Rachel Lambert: forager, author, guide

Wild Bilberries in Cornwall

Towards the end of the summer I was walking through a woodland in south Cornwall, neither near my destination, nor my starting point. I was carrying a large amount of drinking water for a wild camping trip I was doing with a friend, and sincerely hoped I was walking in the right direction. Water is heavy. I sat down on a muddy bank to rest, woodlands are wonderful places to just sit in, I love feeling small amongst those majestic trees.


One of the things I look out for in certain woodlands - namely pine, oak or birch woods - is bilberries. They like acid, and well-drained soil up to 1300 ft. As short, stubby bushes, I like to run my hands over them and feel them spring back, their flexible woody stems and small, soft leaves bounce back when I do this. It is one of the ways I identify them out of season too. They are only up to 60 cm tall, so quite easy to spot compared to the other undergrowth in a woodland.


Single bilberry on a bush

This time I was lucky, there were a few bilberry bushes to distract me along the way. The fruits were smaller than I'd seen before, perhaps because of our particularly dry and hot summer, I heard that the bilberry harvest in Norway was practically non-existent this year. I've found them before on Dartmoor, and a Swedish friend of mine finds them regularly on the moors and heath land where they also like to grow here in Cornwall, though she's got the eye for all those fruits that are so familiar to her from her homeland.


When my friend eventually caught up with me I showed her the bushes. It took her ages to spot one of the fruits on it, that's how sparse and small they were. Just a few, singular berries dotted here and there, enough to try just 2 or 3 each. Any wild find can be exciting and rewarding, and this time it was in a small, gentle way.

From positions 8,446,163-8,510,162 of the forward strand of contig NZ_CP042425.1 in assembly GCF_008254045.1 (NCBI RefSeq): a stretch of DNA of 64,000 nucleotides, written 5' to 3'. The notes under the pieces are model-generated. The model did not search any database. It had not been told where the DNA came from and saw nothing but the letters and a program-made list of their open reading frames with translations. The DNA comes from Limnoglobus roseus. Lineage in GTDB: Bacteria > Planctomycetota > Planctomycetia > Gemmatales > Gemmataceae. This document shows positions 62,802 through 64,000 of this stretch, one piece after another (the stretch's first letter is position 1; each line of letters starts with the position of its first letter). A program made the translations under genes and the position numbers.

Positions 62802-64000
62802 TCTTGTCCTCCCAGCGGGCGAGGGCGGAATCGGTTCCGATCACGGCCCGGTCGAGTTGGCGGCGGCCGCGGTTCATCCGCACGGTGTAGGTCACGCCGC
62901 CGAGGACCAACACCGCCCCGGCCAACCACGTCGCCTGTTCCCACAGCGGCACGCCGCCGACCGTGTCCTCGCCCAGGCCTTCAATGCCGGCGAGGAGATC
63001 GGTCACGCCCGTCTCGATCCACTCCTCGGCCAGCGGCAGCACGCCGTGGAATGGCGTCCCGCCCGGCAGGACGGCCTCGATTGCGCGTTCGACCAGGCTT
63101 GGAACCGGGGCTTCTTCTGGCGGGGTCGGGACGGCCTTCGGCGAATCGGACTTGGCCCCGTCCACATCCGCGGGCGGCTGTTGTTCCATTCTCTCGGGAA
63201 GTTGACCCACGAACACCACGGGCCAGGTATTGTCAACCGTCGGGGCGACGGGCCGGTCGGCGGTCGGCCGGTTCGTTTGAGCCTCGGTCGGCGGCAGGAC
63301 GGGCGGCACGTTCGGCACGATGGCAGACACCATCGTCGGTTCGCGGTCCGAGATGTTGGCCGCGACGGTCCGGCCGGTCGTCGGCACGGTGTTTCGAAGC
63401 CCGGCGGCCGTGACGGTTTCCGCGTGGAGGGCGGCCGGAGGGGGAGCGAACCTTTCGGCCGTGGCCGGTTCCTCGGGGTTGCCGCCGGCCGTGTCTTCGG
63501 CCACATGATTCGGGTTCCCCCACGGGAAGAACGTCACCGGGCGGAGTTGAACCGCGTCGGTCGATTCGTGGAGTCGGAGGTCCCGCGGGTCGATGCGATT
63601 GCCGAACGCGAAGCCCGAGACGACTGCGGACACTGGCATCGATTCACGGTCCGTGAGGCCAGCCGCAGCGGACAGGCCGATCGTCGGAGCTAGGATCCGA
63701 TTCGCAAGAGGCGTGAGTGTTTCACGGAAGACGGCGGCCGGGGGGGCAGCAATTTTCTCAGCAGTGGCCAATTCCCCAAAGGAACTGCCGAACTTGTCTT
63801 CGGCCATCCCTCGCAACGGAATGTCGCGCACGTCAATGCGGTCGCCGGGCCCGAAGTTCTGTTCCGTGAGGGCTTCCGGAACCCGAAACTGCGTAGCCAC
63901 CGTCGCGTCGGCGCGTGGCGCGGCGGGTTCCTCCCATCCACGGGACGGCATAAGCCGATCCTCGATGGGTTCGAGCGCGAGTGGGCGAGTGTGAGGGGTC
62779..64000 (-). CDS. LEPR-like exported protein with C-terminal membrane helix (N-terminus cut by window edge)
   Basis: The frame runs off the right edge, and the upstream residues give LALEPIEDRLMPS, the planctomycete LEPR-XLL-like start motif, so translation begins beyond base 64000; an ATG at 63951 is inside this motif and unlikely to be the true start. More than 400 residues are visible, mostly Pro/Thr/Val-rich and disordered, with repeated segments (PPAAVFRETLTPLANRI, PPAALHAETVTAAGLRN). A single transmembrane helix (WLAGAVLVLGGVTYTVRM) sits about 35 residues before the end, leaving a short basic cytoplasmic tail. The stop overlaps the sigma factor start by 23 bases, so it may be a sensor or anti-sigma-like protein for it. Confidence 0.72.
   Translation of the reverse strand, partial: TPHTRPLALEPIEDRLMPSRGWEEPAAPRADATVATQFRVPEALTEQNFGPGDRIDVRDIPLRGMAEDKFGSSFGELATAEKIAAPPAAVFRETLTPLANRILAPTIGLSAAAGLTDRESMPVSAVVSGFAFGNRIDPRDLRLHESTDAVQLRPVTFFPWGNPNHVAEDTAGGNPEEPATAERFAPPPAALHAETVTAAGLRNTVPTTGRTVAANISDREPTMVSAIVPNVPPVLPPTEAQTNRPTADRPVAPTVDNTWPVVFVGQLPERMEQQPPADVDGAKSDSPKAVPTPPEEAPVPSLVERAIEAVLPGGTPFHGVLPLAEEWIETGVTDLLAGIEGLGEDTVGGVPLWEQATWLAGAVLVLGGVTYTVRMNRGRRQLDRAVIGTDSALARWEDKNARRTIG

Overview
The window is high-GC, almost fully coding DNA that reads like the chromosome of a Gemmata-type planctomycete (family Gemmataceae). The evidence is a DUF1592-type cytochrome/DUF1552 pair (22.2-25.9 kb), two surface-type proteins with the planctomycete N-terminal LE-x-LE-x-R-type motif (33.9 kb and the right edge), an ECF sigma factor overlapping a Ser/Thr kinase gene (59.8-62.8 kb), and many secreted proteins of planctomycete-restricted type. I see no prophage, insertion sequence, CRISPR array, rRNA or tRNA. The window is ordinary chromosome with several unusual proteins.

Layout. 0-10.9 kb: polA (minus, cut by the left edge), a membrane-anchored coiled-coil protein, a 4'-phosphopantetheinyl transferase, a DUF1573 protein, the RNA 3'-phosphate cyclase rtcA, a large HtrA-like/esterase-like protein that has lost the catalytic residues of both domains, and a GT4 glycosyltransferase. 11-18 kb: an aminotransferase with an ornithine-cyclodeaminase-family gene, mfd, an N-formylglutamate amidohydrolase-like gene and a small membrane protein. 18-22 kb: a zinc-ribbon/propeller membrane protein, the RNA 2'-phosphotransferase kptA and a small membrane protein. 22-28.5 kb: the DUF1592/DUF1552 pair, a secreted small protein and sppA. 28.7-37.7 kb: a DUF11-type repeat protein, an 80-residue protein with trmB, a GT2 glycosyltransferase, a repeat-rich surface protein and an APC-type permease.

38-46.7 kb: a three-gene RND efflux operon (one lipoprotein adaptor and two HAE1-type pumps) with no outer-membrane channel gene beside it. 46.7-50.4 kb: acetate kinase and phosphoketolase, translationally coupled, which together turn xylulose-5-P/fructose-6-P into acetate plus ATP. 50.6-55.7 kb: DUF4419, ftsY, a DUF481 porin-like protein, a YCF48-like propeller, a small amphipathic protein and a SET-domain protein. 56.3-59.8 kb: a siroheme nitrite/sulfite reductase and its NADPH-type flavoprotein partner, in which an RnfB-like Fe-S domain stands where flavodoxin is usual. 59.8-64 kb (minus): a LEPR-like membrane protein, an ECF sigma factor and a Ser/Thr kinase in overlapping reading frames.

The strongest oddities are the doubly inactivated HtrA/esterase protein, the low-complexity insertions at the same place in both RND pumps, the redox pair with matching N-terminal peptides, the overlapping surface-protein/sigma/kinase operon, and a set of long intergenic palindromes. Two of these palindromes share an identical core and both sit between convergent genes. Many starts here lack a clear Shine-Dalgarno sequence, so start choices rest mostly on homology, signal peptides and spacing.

A blaeberry bush     stems and leaves of whortle berry  

(Hard to spot the biberry amongst the leaves and woody stems)

Bilberries are also known as blaeberries and whortleberries in the UK. In Scandanavia they are called blue berries.

I offer private foraging experiences in a venue of your choice, where you can get to know the forage-able plants in your area. If you are in or near any of the areas I mentioned that bilberries like to grow, feel free to invite me so we can go hunting together.

2 comments on “Wild Bilberries in Cornwall”

  1. The local name in Cornwall for these fruits are herts - at least where i was born. I can remember my grandad and uncle taking us out onto moors as kids t pick them. Not many made it home for a pie!!

    1. Wonderful! Thank you for sharing your 'herts' stories Diane, food aconjures such memories doesn't it!

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